Monday, February 28, 2011

Creole mail boxes

Do you remember my posting about mail boxes from France (see it here)? Well, as it turns out New Orleans has some really interesting ones too! Check them out.












Friday, February 25, 2011

Menu for the week

Orecchiette with broccoli, spinach, asparragus and pancetta/salad
Red lentils soup/Roti
Pannini with roasted red pepper, basil pesto and brie/salad
Whole wheat pizza with spinach pesto, feta and caramelized onions

Breakdown:
Aldi/Kroger $43
Costco $14
GW of Georgia $ 7

Plans for the weekend include going to our friend's house for some hot pot (I'm so looking forward to it!!) and hanging around the house getting our garden beds ready... The weather around these parts has been so nice! 

Have a happy weekend!

Thursday, February 24, 2011

Salted butter chocolate chip cookies

I decided to try a David Lebovitz' recipe for salted butter chocolate chips cookies because I have heard so much about it, I had to try it for myself. The ingredients include French salted butter, check. 70 % cacao chocolate, check. A cookie that combines both, check! These cookies will not disappoint... If you pull them out of the oven a minute or so before they are done, they will be so chewy... Just my kind of cookie.

Check David Lebovitz' blog for subtitutions and other tips...
Ingredients:

4 ounces (115g) salted butter, at room temperature
2/3 cup packed (110g) dark or light brown sugar
1/2 cup (100g) granulated sugar
1 large egg, at room temperature
1/2 teaspoon vanilla extract
1 1/3 cup (180g) flour
1/2 teaspoon baking soda
1/2 teaspoon flaky sea salt or kosher salt
1 1/3 cups (200g) coarsely chopped bittersweet or semisweet chocolate
1 cup toasted nuts, coarsely chopped

Preparation:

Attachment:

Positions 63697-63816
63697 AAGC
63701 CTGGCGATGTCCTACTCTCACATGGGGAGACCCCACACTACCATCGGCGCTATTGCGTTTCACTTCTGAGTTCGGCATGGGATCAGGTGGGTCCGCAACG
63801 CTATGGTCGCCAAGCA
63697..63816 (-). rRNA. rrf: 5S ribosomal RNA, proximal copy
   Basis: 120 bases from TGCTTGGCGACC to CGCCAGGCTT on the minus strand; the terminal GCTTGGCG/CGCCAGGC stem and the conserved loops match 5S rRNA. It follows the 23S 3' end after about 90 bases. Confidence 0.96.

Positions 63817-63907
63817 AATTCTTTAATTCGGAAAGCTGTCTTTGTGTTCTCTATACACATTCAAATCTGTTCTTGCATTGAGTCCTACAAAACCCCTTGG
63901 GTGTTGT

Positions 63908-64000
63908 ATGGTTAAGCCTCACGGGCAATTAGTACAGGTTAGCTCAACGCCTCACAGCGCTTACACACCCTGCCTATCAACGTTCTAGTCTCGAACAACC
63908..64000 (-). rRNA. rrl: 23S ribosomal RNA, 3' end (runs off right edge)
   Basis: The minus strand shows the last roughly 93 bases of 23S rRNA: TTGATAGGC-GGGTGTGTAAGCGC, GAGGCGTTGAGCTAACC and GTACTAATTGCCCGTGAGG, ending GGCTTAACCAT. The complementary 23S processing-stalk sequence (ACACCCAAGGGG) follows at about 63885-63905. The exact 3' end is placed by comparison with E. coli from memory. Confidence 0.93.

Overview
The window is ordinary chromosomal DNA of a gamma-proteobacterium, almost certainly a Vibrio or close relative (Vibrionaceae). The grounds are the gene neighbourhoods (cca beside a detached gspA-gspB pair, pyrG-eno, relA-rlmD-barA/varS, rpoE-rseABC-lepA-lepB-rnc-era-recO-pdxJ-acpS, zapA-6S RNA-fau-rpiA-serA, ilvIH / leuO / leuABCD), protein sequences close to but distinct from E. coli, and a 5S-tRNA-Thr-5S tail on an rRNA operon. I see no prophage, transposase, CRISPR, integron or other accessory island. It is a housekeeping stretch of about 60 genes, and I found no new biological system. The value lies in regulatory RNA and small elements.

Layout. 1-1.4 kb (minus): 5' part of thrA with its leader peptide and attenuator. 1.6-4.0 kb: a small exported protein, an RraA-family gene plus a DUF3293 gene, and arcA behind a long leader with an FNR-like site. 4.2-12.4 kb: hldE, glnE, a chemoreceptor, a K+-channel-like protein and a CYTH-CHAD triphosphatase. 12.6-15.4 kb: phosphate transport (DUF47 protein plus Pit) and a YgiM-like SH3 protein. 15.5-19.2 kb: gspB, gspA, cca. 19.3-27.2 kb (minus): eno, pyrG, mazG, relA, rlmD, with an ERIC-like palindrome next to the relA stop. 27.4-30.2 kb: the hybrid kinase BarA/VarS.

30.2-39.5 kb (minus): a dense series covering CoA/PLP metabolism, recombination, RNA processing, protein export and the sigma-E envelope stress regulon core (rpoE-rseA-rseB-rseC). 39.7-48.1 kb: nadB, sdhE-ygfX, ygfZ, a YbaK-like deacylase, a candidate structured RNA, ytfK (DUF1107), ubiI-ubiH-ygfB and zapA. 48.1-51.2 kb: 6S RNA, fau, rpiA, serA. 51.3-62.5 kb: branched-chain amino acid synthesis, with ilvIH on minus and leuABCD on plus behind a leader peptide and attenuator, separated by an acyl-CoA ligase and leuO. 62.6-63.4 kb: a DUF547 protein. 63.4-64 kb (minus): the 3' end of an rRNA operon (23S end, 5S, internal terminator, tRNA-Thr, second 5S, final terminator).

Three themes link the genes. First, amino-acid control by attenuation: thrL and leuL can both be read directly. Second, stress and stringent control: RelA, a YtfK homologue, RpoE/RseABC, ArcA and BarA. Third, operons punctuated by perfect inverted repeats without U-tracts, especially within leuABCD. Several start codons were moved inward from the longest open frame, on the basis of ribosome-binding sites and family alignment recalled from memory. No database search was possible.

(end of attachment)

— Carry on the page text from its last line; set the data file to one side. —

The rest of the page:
In the bowl of a stand mixer, or by hand, beat the butter, brown sugar, and granulated sugar just until smooth and creamy. Beat in the egg and the vanilla. In a small bowl, whisk together the flour, baking soda, and salt. Stir the flour mixture into the beaten butter until combined, then mix in the chopped chocolate (including any chocolate dust) and the chopped nuts. Cover and chill the batter until firm. (It’s preferable to let it rest overnight.) To bake the cookies, preheat the oven to 350ºF (180ºC). Line two baking sheets with parchment paper or silicone baking mats. Form the cookie dough into rounds about the size of a large unshelled walnut. Place the mounds evenly spaced apart on the baking sheets, and press down the tops to flatten them so they are no longer domed and the dough is even. Bake the cookies for ten minutes, rotating the baking sheet midway during baking, until the cookies look about set, but are not browned. Remove from the oven and quickly tap the top of each with a spatula, then return to the oven for two to five more minutes, until the tops of the cookies are light golden brown.

Wednesday, February 23, 2011

Oak trees













Did you know that while most termite species feed on dead wood, there are a few species that feed on live plants and trees? These termites weaken the limbs of the trees, which can cause heavy branches to break during storms. Eventually, the termite damage will be too extensive for the tree to survive.
Formosan termites are a particular threat to trees. In fact, the United States Department of Agriculture (USDA) estimates that more than 30 percent of New Orleans’ live oak trees are infested with Formosan termites. In 2000, the Louisiana Department of Agriculture and Forestry began a program to treat publicly owned trees for termite infestation. This program saves the trees and helps decrease termite populations, which reduces the threat of termite infestations in nearby wood structures.

We learned this on our visit to the New Orleans' Insectarium. I am so glad that the goverment of the state of Louisiana is taking steps to help preserve these beautiful trees.

Aren't you glad to have learned this important piece of trivial information?

Tuesday, February 22, 2011

Parmesan crisps

Ok friends, hold on to your horses because what I have to show you is simply delicious. Parmesan crisps... Who knew?

1/2 cup grated Parmesan

Directions: